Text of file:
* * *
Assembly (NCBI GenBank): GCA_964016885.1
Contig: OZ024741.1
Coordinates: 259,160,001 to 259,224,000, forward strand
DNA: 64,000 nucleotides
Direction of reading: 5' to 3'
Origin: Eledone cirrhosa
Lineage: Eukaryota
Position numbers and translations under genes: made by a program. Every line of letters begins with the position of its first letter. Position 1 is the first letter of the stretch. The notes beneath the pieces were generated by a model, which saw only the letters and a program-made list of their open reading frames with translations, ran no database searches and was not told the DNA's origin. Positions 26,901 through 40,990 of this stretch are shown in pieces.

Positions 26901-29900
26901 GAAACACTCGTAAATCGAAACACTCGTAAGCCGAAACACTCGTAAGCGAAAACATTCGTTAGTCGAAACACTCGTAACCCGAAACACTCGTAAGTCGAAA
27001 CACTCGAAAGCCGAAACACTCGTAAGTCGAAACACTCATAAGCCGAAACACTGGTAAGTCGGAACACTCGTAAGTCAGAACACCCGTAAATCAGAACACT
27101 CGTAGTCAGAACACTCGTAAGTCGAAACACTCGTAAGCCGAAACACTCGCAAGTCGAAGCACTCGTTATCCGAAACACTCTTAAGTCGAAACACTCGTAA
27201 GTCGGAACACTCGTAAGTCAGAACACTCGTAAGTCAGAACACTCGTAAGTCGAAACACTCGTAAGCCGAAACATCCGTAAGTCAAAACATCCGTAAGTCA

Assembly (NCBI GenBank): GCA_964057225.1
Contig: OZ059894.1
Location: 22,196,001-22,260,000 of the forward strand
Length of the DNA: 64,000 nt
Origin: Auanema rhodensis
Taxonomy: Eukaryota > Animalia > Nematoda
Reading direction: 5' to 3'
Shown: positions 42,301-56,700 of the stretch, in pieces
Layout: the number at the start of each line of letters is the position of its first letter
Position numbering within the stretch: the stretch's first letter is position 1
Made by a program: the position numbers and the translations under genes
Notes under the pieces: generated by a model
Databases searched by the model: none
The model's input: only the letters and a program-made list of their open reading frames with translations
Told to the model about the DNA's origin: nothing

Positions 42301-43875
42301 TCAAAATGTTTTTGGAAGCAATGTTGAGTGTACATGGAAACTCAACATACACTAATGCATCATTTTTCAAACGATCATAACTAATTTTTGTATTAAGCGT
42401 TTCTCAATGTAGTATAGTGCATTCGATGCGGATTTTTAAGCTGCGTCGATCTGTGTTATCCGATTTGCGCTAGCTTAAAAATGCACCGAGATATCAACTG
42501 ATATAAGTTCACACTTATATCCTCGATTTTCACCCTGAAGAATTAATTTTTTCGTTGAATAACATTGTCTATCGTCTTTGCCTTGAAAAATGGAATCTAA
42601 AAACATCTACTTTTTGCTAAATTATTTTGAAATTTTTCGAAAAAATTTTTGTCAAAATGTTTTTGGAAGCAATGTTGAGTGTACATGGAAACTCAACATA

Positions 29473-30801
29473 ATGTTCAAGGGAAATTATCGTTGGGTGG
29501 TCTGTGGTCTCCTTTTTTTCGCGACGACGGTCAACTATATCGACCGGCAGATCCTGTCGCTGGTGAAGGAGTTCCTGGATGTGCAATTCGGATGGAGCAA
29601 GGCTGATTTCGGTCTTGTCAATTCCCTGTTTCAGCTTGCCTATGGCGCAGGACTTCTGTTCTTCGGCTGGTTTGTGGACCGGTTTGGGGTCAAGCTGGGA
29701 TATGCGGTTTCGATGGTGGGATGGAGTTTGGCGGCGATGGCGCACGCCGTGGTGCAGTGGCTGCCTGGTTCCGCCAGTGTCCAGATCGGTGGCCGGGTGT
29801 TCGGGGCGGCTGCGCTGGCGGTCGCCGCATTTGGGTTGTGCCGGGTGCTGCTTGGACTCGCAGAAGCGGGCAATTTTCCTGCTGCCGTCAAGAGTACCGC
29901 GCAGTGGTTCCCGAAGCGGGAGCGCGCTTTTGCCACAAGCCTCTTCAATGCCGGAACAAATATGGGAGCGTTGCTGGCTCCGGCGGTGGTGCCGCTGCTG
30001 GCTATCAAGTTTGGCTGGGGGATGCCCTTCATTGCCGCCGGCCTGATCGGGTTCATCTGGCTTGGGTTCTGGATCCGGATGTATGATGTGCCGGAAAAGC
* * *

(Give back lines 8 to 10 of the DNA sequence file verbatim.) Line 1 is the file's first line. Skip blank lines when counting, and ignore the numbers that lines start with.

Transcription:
Position numbers and translations under genes: made by a program. Every line of letters begins with the position of its first letter. Position 1 is the first letter of the stretch. The notes beneath the pieces were generated by a model, which saw only the letters and a program-made list of their open reading frames with translations, ran no database searches and was not told the DNA's origin. Positions 26,901 through 40,990 of this stretch are shown in pieces.

Positions 26901-29900
26901 GAAACACTCGTAAATCGAAACACTCGTAAGCCGAAACACTCGTAAGCGAAAACATTCGTTAGTCGAAACACTCGTAACCCGAAACACTCGTAAGTCGAAA